CLEVELAND -- It could have been an awkward encounter for Trevor Bauer. He was en route to the clubhouse on Wednesday afternoon when he walked by a small pack of Arizona players also arriving at Progressive Field.
Catcher Miguel Montero -- a vocal critic of Bauer during and after their brief time together in Arizona -- was among the group. But rather than put his head down, Bauer decided it was best to greet his former teammates.
"I said, 'Hey, how are you doing, guys?'" Bauer said. "He's the only one that said, 'Hi, how are you doing?' So I don't think there's bad blood toward me on his end. And there's certainly none toward him on my end."
Then, in Game 1 of Wednesday's doubleheader, Bauer put that history to the side and delivered eight strong innings. He did not get a win, but his effort laid the groundwork for a 3-2 victory that helped the Tribe earn a split of the twin bill in Cleveland following its 1-0 loss in the nightcap.
This was the first meeting between the 23-year-old Bauer and Arizona, which took him in the first round of the 2011 First-Year Player Draft. He ascended to the big leagues by 2012, but his unconventional training methods rubbed people in the desert the wrong way, especially after his four starts with the D-backs went mostly awry.
"For some reason, I feel like he just felt like everybody was against him," Montero told reporters this week. "That wasn't the point. We were on his team. We wanted him to be good for our team."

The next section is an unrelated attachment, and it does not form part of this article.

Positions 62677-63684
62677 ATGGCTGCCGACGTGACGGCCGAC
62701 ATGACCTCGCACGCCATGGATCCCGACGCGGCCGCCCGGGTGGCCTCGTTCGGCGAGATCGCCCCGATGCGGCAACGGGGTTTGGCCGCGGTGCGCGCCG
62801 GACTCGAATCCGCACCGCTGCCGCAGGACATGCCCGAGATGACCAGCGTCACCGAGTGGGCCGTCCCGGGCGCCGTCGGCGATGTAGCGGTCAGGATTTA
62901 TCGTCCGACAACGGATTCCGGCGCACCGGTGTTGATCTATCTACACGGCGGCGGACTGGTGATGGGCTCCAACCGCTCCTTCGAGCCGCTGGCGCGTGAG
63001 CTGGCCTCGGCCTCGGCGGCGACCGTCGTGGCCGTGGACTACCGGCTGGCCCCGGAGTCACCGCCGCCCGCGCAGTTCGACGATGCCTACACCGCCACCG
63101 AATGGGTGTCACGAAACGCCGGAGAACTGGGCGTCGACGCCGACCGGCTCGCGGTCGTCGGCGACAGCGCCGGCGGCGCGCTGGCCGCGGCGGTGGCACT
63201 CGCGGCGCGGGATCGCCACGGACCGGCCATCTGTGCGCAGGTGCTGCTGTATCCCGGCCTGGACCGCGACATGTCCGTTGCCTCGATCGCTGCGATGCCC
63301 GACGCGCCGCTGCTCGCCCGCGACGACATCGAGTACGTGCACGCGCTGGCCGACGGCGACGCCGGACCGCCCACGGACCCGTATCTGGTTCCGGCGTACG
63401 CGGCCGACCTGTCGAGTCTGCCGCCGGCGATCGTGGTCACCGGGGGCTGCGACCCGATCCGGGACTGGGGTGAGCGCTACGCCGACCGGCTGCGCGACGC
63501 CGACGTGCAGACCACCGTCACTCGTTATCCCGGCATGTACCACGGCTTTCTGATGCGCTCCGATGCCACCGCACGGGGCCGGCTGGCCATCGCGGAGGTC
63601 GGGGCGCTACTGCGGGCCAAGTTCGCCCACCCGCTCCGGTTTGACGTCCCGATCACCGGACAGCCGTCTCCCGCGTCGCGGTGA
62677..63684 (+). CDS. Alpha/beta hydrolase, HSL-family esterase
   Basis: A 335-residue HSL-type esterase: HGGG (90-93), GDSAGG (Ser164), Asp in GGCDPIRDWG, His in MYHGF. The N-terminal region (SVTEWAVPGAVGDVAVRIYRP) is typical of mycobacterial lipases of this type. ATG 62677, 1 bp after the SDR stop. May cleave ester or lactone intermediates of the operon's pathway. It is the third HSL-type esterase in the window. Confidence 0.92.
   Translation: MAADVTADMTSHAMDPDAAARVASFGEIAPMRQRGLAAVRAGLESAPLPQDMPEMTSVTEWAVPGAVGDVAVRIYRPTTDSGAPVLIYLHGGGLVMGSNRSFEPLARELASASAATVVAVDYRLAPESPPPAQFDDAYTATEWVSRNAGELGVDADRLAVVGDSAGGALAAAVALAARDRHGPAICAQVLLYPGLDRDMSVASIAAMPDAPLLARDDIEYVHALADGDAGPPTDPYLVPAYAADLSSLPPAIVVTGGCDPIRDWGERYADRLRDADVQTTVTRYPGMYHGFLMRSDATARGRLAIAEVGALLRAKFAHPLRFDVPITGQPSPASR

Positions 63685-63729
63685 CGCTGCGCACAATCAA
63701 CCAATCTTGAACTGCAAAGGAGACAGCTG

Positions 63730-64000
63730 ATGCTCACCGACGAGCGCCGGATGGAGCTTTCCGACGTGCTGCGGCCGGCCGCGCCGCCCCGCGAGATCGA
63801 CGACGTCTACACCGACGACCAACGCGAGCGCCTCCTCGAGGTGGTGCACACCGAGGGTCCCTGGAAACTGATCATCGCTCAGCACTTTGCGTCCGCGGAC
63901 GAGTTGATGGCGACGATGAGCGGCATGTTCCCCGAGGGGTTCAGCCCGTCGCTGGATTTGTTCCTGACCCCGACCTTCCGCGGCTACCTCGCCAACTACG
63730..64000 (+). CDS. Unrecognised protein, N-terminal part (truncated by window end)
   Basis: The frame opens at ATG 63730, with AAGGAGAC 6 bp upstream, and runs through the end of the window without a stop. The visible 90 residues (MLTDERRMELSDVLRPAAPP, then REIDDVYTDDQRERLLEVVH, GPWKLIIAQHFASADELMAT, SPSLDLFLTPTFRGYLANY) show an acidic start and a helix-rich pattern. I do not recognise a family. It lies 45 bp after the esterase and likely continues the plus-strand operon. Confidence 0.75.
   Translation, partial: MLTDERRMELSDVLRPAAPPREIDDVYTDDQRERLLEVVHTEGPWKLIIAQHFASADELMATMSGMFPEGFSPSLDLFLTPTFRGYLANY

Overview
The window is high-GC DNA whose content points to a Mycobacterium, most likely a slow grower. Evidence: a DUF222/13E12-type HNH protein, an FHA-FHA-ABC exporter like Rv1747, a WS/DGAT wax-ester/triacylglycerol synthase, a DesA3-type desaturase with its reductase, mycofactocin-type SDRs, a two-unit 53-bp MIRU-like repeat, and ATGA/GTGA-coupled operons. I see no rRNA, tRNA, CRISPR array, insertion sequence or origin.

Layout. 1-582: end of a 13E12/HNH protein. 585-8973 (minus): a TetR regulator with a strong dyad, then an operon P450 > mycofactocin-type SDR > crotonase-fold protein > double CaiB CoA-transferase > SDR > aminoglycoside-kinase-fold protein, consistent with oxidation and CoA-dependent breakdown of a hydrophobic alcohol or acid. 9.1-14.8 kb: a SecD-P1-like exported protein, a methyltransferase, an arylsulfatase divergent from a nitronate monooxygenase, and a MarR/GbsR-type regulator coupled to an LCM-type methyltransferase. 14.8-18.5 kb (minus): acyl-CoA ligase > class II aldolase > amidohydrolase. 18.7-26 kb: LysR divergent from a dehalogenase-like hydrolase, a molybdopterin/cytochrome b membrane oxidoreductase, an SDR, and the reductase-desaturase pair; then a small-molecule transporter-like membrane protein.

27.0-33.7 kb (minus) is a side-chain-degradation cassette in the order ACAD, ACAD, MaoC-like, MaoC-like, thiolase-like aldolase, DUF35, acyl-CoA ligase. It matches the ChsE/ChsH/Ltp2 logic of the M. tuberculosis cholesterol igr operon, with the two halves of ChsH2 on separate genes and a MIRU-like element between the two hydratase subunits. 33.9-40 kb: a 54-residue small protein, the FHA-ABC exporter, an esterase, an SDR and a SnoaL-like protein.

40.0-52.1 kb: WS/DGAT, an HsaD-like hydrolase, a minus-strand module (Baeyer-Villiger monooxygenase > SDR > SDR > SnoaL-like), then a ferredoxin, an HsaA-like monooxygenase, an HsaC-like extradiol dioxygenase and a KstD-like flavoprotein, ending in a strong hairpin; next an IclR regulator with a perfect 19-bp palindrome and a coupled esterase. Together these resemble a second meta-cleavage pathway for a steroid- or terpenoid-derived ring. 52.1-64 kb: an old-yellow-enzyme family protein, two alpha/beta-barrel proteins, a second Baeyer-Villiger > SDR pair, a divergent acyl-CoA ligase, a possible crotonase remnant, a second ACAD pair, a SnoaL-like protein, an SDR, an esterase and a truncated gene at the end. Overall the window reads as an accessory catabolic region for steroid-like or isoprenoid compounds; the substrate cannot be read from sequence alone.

In December 2012, the D-backs shipped Bauer to the Indians in a three-team, nine-player trade shortly after the Winter Meetings. Two years later he has made dramatic changes to his delivery, found a comfort level and is a stable part of the rotation.
Bauer said he no longer has an emotional reaction to seeing the D-backs.
"That was two years ago," he said. "I've long since moved on from that. To me it's just another team. Nine more hitters to try to get out. That's it. There's no bad blood between me and them or anything like that. I moved on from it a long time ago."
Bauer (4-7 with a 4.35 ERA in 18 starts) certainly looked free of distractions on Wednesday, when he struck out nine, walked two and scattered four hits in his 111-pitch outing. He carried a no-hitter into the sixth inning before flinching, and the only two runs he relinquished came via groundouts.
Bauer downplayed the idea that facing Arizona gave him extra incentive to perform well, but manager Terry Francona did not rule it out.
"I just thought he did a really good job with it," Francona said. "I know there's some history there. I think he was a little extra amped up, but he used it in a way where he stayed under control. He didn't just go out and throw. He went out and pitched really well."
As for the much-anticipated clash with Montero, the catcher went 1-for-3 against Bauer. Bauer got the best of Montero with a three-pitch strikeout in the first inning, then induced a groundout in the fifth. In the seventh, Bauer hung a curveball, and Montero came through with a check-swing double down the left-field line.
After the seventh inning concluded, Bauer and Montero crossed paths on the field.
"I said, 'Nice piece of hitting,'" Bauer said. "It's not that I want to let him know there is hard feelings or isn't hard feelings. There's nothing there. So it's just one of those things where, in a game, we were walking off, we were right next to each other. I do that from time to time, not just with him."
Bauer has clearly moved on.
And he has found a home and consistent role in Cleveland.
"I feel a lot more comfortable up here now, knowing that it's not just one start," he said, "and knowing that I have pitched well enough that one bad outing isn't going to be a decision-maker. Obviously, I can't continue having bad outings.
"But being around the team, interacting with people, the routines, getting to know a little bit of the culture of the clubhouse, and different personalities of coaches and players and the staff that's around, it makes for a much more enjoyable experience."